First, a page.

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Effects of dietary fiber and starch levels on the non-specific immune response of growing rabbits

Zhu, Yan li, Wang, Chun yang, Wang, Xue peng, Li, Bing, Sun, Liang zhan, Li, Fu chang
Livestock science 2013 v.155 no.2-3 pp. 285-293
T-lymphocytes, dietary fiber, digestive system, experimental diets, high fiber diet, humoral immunity, immune response, immunoglobulin G, low fiber diet, rabbits, starch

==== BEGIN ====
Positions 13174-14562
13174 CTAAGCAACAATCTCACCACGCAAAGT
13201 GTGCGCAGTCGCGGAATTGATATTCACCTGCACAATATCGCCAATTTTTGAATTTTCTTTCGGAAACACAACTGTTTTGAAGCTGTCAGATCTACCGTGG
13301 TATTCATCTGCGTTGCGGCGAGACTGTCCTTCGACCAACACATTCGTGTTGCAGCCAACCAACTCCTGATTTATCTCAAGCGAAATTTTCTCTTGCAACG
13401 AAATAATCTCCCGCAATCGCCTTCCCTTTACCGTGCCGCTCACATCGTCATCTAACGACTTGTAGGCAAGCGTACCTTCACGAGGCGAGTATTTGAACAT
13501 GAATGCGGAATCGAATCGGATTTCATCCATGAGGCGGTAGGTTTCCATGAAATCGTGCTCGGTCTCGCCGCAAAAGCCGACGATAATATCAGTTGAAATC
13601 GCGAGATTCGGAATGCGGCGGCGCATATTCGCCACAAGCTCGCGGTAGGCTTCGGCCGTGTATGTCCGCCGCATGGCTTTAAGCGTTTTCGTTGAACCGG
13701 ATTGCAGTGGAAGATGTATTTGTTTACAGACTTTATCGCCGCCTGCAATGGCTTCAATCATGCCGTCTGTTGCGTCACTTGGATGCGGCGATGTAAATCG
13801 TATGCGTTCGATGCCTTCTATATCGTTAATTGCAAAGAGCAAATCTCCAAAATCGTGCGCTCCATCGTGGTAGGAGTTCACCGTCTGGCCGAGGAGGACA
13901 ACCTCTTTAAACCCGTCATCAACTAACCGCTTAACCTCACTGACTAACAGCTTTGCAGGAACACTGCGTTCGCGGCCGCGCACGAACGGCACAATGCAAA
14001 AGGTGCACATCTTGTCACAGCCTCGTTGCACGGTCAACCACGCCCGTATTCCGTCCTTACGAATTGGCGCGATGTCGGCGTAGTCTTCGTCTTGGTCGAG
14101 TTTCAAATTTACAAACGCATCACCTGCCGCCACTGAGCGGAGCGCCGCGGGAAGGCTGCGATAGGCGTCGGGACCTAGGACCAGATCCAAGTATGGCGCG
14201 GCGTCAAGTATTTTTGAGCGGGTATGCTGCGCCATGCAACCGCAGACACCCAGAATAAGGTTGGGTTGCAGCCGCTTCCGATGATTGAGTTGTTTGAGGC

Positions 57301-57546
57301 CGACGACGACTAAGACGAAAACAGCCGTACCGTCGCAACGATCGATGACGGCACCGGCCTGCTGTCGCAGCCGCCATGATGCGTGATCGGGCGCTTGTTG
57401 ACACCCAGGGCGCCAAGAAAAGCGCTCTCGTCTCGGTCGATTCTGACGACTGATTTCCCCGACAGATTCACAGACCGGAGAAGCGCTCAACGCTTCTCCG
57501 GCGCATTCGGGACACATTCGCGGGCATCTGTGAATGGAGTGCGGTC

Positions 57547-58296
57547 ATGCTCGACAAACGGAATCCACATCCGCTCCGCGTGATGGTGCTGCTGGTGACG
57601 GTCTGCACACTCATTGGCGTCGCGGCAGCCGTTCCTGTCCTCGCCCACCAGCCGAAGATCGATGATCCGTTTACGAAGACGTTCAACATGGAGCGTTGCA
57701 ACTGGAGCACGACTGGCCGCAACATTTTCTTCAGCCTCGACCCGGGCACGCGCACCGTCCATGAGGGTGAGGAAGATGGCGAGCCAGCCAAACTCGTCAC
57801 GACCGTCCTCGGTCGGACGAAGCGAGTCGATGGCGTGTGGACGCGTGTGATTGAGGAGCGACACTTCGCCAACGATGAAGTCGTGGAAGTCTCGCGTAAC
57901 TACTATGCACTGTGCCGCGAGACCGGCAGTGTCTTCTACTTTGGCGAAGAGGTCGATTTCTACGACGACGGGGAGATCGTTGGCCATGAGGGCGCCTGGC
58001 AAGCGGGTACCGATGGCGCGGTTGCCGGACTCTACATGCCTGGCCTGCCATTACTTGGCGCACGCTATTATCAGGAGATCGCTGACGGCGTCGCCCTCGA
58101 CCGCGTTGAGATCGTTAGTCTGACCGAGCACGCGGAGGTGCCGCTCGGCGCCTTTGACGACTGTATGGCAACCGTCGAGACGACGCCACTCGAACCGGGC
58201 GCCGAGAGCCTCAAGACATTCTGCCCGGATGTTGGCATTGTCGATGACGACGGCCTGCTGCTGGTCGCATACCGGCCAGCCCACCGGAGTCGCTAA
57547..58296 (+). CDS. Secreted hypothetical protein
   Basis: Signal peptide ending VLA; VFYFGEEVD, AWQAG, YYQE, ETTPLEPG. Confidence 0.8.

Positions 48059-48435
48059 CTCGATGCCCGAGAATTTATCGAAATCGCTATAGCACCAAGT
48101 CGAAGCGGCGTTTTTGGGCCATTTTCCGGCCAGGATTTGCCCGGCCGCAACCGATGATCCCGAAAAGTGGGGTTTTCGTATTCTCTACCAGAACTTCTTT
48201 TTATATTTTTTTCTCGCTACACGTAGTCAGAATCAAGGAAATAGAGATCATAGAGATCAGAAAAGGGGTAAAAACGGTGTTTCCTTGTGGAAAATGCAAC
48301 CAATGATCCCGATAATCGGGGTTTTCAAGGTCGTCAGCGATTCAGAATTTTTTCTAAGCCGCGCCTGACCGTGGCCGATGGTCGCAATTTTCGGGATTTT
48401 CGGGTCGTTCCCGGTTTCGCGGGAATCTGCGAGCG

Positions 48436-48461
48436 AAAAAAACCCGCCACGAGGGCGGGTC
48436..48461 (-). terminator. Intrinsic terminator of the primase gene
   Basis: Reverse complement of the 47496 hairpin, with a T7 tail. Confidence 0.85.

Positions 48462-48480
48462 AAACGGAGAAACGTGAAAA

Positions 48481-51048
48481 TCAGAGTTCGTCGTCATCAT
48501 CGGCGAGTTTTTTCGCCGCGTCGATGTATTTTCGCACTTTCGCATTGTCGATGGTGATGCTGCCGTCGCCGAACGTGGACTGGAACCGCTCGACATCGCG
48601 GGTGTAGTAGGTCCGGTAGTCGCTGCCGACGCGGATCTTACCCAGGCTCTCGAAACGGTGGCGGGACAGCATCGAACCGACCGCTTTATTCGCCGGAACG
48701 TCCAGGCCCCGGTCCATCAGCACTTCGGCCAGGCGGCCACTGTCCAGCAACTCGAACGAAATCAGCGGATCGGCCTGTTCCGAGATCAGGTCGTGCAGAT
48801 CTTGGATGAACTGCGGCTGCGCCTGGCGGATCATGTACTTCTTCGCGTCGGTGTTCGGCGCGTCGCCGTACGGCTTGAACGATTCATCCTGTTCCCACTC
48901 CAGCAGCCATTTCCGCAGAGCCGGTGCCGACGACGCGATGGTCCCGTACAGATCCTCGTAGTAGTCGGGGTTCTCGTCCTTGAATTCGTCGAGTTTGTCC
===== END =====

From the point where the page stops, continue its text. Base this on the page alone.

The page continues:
The effects of dietary fiber and starch on the non-specific immune response were studied using four different experimental diets (I, II, III, and IV) on 200 growing rabbits. The following parameters were assessed: the number of membranous epithelial (M) cells in the appendix, total SIgA titers in the gut, total IgG levels in the serum and the CD4+/CD8+ T cell ratio in the peripheral blood; as these measures were taken to determine the effect of diet with age, samples were obtained at 52, 62, 72 and 82 days of age. The number of M cells was increased with dietary fiber enhancement and starch reduction at 52 and 62 days of age (P<0.001). However, at 72 and 82 days of age, there was no difference (P>0.05) in M cell number among the four diets. Using immunohistochemistry, the high fiber/low starch diet (Diet I) resulted in an increase in M cell size and number when compared with the other diets. The only differences(P<0.001) in SIgA titers from gut tissues were detected between animals that received a high fiber (Diet I) and a low fiber (Diet IV) diet at an early stage (52 d and 62 d). Serum IgG titers were only affected (P=0.05) at 82 days of age. The ratio of CD4+/CD8+ T cells in the peripheral blood was not affected. The study revealed that increased levels of fiber might improve mucosal functionality, but only during the early stage of growth of rabbits. The effect of dietary fiber and starch levels on intestinal immunity was greater than their effect on humoral immunity in the peripheral blood.